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Bureau of Land Management Threatens Dann Impoundment

CRESCENT VALLEY, Nevada—Carrie Dann was packing her bags, checking the mail, making preparations for the long drive to Washington, D.C. when she opened a certified letter from the Bureau of Land Management on March 14.

It was a "Notice of Intent to Impound" livestock from Helen Hankins, District Manager of BLM's Elko office in Northern Nevada. According to the notice, "unauthorized livestock grazing on public land may be impounded at any time after five days from delivery of this notice."

For Carrie and Mary Dann, that means while they are in Washington, D.C. pleading their case to Congress for recognition of their tribe's treaty and basic human rights, another arm of the U.S. government may be rounding up their livelihood.

"They are doing this to terrorize our minds," said Carrie Dann in a telephone interview. "They did this to put fear in our hearts and minds as we're trying to stand up for our rights in Washington."

Responding to questions regarding the timing of the notice, Hankins said, "The impoundment notice we gave the Dann sisters is standard procedure when we have trespass livestock on public lands. It says that anytime after five days, we can impound their livestock during the next year.

"Should an impoundment occur, then we would round up the livestock and sell them, and the proceeds would go towards the trespass damages the person involved owes the U.S. government. In this case, we are talking about hundreds of thousands of dollars."

Dann said the amount is closer to $1 million in fines assessed against her over the years for refusing to pay grazing fees on land the BLM calls "public" and Dann asserts is still under Western Shoshone possession and jurisdiction.

In a 1992 six-day roundup that ended just before Thanksgiving, BLM confiscated 269 horses and hauled them to Fallon, Nevada, a four-hour drive, for impoundment.

After the Nevada brand inspector certified the Dann's horses as "estrays" they were sold at auction to help pay the for the costly round-up which Dann said involved a helicopter, temporary corrals, cattle trucks and 50 armed federal officers over a six-day period.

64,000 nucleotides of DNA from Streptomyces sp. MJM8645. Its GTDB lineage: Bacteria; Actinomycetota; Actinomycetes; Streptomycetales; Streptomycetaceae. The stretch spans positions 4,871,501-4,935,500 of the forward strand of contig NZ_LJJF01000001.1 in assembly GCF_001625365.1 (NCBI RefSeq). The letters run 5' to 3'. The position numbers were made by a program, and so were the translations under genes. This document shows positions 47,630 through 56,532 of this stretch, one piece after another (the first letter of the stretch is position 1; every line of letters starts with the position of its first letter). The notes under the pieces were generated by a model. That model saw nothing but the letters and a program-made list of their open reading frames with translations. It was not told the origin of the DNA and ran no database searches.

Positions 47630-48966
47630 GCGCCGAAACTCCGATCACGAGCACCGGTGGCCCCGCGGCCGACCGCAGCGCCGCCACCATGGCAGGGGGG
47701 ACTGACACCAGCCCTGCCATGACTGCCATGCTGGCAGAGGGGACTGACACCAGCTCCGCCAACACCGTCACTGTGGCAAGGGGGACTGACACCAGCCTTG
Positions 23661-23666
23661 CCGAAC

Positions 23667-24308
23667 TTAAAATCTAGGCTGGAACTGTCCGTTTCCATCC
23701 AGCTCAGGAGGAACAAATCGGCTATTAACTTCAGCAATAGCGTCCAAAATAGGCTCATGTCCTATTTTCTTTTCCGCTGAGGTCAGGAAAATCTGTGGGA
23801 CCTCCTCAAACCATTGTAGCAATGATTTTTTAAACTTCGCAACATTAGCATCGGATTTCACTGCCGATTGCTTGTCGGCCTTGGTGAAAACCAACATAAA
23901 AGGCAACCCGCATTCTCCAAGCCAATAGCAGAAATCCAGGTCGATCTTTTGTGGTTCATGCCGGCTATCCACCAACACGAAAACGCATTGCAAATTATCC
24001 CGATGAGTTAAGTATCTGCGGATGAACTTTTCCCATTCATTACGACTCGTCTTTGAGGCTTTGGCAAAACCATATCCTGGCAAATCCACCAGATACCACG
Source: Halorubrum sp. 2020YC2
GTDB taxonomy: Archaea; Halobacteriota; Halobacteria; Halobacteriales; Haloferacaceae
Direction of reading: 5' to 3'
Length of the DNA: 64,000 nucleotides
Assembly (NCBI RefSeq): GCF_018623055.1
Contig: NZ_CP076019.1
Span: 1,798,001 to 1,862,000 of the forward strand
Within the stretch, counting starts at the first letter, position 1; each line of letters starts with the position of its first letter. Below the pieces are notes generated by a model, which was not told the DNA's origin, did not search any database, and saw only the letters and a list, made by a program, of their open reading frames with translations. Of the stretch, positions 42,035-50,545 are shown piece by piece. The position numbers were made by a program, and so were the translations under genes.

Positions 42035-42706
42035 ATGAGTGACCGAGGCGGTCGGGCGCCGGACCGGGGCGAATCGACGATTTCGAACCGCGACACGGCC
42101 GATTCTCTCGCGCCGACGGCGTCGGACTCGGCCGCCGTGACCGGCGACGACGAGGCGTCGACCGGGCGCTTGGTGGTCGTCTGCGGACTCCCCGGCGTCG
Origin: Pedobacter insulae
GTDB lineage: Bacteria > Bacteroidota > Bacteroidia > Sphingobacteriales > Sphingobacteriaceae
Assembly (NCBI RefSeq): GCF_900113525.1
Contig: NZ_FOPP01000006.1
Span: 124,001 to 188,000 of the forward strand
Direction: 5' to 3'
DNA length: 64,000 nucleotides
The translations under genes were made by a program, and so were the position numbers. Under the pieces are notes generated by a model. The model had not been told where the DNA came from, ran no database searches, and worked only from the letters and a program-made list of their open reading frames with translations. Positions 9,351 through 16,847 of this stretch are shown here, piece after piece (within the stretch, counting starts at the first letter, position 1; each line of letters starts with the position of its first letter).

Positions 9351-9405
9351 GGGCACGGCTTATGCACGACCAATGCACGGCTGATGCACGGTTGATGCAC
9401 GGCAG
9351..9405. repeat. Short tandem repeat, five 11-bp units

The Danns had the opportunity to recover any horses marked with their brand, but only if they agreed to pay all the past grazing fees and the cost of the roundup expenses. They did not attempt to do so.

The year-round threat of impoundment hangs over the Dann sisters constantly and is a source of mental anguish for them, Carrie said. "We never know when they'll come."

Jo Lynn Worley, BLM's public information specialist on the Dann case, said several factors determine when an impoundment will occur.

"If they are causing degradation in areas we're trying to rehabilitate, that might raise it to a higher priority. In the Dann's case, their livestock is sometimes in an area we have reseeded that took quite a bit of money to rehabilitate.

"They received a notice of intent to impound last year, but we didn't go in. That notice expired, and they still have livestock on public land so we issued another intent to impound."

But "there also is a political aspect of it that has been going on since the last time we impounded in 1992," she said. "Removing livestock -- someone's personal property -- is a difficult thing to do. With the Danns, we are talking about two elderly Indian women and certainly impounding livestock can have economic consequences."

But Worley said the timing of the latest impoundment notice has nothing to do with the Senate Indian Affairs Committee's March 21 consideration of S.B. 958, a proposed distribution of a monetary settlement that could end the Shoshone fight for land title.

"We send impoundment notices to them on a yearly basis," Worley said. "We've gone to court on this issue and we've tried to resolve it. Once BLM is told those are not federally managed public lands, then we won't be trying to do our job. But that hasn't happened."

According to records sent from the Reno communications office, BLM appears to be making plans for another impoundment soon.

"On December 5, 2001, BLM and the Nevada state brand inspector met to discuss pre-impoundment measures for pending Dann impoundment. State Brand Inspector states all horses will be determined to be estray animals and turned over to the State for disposition. Agree that no horses will be returned to the Danns until they pay amounts owed the United States for unauthorized use and cost of impoundment," the statement reads.

"If they want to impound, there is nothing I can do about it," Carrie Dann said en route to Washington. "If they want to come out and raid us again, it would be a cowardly act because they know we are going to be gone.

"But we have a bigger issue to be concerned about than just two Indian women. Western Shoshone land rights are more important right now than standing up and defending our own."

Dann said, "These kind of intimidation tactics have to stop. I wish people would

contact their congressman and tell them to stop BLM from harassing us. Tell them it is un-American to do this to us.

"The report by the Organization of American States confirms that our human rights are being violated here ? we don't seem to have any rights ? and its' about time that people in power in America begin to treat us like we are human beings."

Meanwhile, the call for fair consideration of Western Shoshone people's concerns before the Senate Indian Affairs Committee continues to grow.

One of the country's leading experts on Indian treaties ? Vine Deloria, Jr., professor of history and law and author of many publications on Indian treaty rights ? has agreed to testify on behalf of the Yomba Western Shoshone tribe's opposition to S.B. 958. He has yet to be confirmed as a witness at the Indian Affairs Committee hearings.